Preserving county history; group adds 2 new amenities to park recreation area

Approximately four years ago, a group called Saline Crossing Regional Park & Recreational Area was formed with the purpose of saving the Old Saline River Bridge in Benton and creating a public area for residents to enjoy the scenery at the river.

Recently the group dedicated two new amenities at the river that will eventually for the base of expanded recreational activities in the area.

Saline Crossing President Lynn Moore told members of the organization on Thursday that, due to a $2,000 GIF grant from state Rep. Kim Hammer of Benton, two handicap-accessible picnic tables have been placed on land owned by Saline Crossing near the Old River Bridge.

One table is located on the Haskell side of the river with the other on the Benton side. Both tables are placed on 4-inch thick concrete pads with ramps for wheelchair access.

Moore thanked Hammer for facilitating the community in obtaining the grant that made the tables possible. Moore also thanked Steve Carlton for spending "countless hours on his tractor clearing out the overgrowth and brush from the area" where both tables were placed. Carlton also prepared the pad locations for both tables.

Hammer noted, "I can see what is happening here and how it could be a tremendous draw for residents in the county."

Moore added, "The whole concept of a recreational location here could not have happened except for the generous volunteer spirit contributions of Bill White" who donated at least five acres of land underneath the bridge and additional areas on both sides of the bridge. It is on the land on both sides of the bridge upon which the tables are located.

When completed, Moore says the area "is an absolutely gorgeous place" and "this will be a location for family-oriented recreation."

The Arkansas Game & Fish Commission has expressed interest in assisting the Saline Crossing group, specifically in the implementation of a handicap-accessible platform to provide stream side fishing for individuals with disabilities.

Moore noted that the other Saline River access points in the county do not have facilities of this particular nature. With the donation of property at the location by White to Saline Crossing, Moore said the AG&FC became "immediately interested." The pad would be 6-inch thick concrete and approximately 50 feet long, but plans for the pad are still in the talk and conceptual phase.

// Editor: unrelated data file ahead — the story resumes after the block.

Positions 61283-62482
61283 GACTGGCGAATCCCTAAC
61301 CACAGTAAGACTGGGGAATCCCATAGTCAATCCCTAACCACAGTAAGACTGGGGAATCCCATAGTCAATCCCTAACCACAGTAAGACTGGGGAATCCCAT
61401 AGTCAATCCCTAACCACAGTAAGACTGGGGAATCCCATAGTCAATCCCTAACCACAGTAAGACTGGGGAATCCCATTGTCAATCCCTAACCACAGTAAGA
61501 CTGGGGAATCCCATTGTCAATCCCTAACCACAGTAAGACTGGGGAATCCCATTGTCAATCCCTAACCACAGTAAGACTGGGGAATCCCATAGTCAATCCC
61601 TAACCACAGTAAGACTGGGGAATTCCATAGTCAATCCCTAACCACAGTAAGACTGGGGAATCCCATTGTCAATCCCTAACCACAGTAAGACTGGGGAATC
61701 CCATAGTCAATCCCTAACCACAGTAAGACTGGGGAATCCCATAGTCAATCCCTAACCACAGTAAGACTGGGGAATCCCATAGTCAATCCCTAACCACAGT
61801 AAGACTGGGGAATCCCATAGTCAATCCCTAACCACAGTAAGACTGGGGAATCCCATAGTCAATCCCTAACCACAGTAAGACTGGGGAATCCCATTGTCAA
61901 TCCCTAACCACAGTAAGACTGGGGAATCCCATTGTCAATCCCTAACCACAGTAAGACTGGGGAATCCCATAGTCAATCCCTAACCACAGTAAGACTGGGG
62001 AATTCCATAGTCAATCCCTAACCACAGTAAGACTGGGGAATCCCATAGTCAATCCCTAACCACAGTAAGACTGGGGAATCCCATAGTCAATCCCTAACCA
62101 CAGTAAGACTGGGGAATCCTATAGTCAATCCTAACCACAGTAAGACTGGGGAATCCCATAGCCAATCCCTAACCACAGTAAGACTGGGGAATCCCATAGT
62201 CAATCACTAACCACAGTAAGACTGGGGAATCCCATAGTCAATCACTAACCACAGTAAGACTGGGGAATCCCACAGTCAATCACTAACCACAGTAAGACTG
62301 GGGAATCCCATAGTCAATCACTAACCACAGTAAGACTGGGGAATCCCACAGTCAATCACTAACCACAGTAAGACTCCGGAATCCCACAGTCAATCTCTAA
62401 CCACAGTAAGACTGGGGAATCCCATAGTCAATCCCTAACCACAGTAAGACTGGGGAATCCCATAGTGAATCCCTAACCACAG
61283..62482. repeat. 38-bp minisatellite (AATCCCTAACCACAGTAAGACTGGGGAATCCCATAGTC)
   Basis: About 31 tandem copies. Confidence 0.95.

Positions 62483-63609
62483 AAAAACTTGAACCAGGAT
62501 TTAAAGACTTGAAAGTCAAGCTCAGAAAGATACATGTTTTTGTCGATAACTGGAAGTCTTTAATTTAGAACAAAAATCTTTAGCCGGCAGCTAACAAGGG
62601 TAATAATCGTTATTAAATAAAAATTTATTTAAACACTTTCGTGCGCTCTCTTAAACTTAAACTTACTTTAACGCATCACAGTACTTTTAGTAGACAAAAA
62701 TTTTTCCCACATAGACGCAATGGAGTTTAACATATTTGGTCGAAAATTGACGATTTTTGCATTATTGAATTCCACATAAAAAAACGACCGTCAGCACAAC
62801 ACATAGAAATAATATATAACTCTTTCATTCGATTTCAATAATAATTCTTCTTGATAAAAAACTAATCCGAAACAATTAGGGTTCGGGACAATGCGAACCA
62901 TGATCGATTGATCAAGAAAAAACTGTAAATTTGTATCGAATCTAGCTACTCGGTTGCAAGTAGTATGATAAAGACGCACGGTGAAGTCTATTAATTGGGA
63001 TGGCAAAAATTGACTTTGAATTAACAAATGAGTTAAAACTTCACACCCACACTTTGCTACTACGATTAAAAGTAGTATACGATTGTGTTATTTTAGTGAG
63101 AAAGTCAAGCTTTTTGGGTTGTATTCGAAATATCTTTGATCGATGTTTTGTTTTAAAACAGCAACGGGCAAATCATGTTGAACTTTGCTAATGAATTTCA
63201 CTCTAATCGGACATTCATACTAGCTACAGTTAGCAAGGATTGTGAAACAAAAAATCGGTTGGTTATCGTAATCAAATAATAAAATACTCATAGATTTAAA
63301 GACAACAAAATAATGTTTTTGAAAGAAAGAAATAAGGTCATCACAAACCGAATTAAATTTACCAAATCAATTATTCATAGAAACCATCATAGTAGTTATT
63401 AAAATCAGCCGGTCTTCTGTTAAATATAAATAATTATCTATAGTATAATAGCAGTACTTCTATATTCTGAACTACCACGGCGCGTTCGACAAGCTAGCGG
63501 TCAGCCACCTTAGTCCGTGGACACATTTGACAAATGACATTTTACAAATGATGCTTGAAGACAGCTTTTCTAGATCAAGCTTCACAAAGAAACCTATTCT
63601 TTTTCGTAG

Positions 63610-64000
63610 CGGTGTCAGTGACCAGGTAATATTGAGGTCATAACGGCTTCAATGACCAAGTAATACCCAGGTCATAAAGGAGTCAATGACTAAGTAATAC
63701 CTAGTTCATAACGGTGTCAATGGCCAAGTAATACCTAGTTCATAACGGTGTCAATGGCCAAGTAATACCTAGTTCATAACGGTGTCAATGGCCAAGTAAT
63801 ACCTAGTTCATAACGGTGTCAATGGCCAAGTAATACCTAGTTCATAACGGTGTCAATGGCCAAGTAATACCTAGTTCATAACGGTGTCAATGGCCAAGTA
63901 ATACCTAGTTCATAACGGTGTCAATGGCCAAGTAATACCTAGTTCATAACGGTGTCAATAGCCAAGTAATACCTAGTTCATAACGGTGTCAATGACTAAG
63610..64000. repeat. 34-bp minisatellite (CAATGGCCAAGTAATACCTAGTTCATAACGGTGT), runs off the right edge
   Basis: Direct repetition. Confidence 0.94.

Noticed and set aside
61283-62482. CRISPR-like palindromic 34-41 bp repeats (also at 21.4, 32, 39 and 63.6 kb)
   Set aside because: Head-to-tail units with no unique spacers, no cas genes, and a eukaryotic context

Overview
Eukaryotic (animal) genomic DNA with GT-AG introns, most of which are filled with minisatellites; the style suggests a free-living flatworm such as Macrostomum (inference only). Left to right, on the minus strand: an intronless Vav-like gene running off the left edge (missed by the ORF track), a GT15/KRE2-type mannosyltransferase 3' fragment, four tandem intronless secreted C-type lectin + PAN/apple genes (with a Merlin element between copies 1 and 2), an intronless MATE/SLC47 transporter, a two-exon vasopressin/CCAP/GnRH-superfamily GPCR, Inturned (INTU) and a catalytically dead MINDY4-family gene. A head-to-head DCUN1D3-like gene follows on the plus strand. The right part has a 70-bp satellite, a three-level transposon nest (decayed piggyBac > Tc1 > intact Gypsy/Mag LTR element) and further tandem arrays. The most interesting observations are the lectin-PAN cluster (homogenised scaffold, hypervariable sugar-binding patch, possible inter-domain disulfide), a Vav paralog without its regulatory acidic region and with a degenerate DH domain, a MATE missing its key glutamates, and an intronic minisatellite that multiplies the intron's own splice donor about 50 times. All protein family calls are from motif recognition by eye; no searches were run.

Moore also thanked Doyle Ritchey for his time and monetary donation to Saline Crossing. He also expressed appreciation to all the members of the group for continued support to make the dream of a regional recreational area with additional picnic areas and a pavilion available.

The picnic tables were purchased at a cost of $1,000 each, with two accounting for the full $2,000 grant. Through a donation to the group, the cost for the concrete required to form the pad for each table was donated by Greg and Marilyn Brown.

Moore added, "I hope we have many more pads to pour in the future."

Local Boy Scouts have asked to do volunteer projects such as cleaning out the riverbank along walking paths from the picnic area westward toward the interstate.

Moore recognized Bishop Butler and noted that Butler had made a presentation to one of his classes at school about the history of the Saline Crossing area and what the group is doing to preserve the history of the area.

"Bishop has taken it upon himself to popularize the area," Moore said.

One issue with the area that Moore said has been a problem is individuals riding all-terrain vehicles, or ATVs, in the area.

"The only way that you could get into this area was trespassing. The only way in here, legally, is to have permission to go through the locked gate owned by the city."

With ownership of the land, gaining entrance to the land is now considered trespassing on private property. "No ATV" signs are posted.

Hammer informed the group that he owns an ATV. "You have to respect the land of the owner. In the Legislature, we passed a law that If a person is arrested trespassing on a four-wheeler, the first time is a warning. The second time, law enforcement can confiscate the ATV and the person has to go before a judge."

The Haskell Police Department, along with officers from the Arkansas Health Center, patrol the Haskell side of the river several times a day.

"This is just the beginning of many good things to come down here at Saline Crossing." said Moore. "This is one of the most beautiful places in the county and we can't wait to share it with the community."